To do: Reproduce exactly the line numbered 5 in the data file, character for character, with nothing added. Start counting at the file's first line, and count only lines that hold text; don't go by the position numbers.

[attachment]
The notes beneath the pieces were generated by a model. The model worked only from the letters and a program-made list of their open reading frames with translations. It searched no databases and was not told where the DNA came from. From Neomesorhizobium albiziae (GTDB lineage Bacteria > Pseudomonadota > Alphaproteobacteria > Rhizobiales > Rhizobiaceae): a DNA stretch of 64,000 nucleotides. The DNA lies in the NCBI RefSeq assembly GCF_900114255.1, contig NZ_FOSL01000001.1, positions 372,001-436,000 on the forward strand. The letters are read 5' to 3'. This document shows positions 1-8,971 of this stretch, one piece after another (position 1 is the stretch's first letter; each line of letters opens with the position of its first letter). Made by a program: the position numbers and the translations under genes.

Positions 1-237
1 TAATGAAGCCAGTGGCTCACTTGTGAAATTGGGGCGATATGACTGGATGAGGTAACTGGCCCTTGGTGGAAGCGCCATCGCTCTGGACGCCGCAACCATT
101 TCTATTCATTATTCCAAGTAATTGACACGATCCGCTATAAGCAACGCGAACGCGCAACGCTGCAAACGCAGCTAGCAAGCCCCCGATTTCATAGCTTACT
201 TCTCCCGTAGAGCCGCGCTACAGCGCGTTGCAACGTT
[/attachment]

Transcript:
201 TCTCCCGTAGAGCCGCGCTACAGCGCGTTGCAACGTT